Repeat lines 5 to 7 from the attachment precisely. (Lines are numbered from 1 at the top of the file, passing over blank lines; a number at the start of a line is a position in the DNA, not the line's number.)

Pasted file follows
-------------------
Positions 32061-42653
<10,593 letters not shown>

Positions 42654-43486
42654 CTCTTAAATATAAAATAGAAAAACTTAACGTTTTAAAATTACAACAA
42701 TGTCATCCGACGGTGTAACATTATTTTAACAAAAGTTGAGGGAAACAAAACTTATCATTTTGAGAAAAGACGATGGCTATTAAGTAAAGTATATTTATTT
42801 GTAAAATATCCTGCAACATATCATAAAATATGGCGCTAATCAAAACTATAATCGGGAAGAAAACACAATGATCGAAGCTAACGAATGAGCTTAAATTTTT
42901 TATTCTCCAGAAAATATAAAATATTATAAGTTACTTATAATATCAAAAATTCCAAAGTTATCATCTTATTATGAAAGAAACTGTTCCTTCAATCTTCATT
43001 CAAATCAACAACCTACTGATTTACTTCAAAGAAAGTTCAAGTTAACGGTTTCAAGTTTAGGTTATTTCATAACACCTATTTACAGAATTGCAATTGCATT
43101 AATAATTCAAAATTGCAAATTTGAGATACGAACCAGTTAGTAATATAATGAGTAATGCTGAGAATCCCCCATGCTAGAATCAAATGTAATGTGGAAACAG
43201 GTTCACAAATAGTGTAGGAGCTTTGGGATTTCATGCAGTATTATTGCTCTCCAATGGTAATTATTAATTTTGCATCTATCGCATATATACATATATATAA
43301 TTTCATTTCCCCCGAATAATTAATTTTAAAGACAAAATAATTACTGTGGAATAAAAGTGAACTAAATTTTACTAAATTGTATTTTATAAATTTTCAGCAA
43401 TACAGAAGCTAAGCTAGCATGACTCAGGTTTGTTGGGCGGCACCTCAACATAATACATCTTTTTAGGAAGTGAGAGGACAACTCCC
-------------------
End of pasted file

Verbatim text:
42701 TGTCATCCGACGGTGTAACATTATTTTAACAAAAGTTGAGGGAAACAAAACTTATCATTTTGAGAAAAGACGATGGCTATTAAGTAAAGTATATTTATTT
42801 GTAAAATATCCTGCAACATATCATAAAATATGGCGCTAATCAAAACTATAATCGGGAAGAAAACACAATGATCGAAGCTAACGAATGAGCTTAAATTTTT
42901 TATTCTCCAGAAAATATAAAATATTATAAGTTACTTATAATATCAAAAATTCCAAAGTTATCATCTTATTATGAAAGAAACTGTTCCTTCAATCTTCATT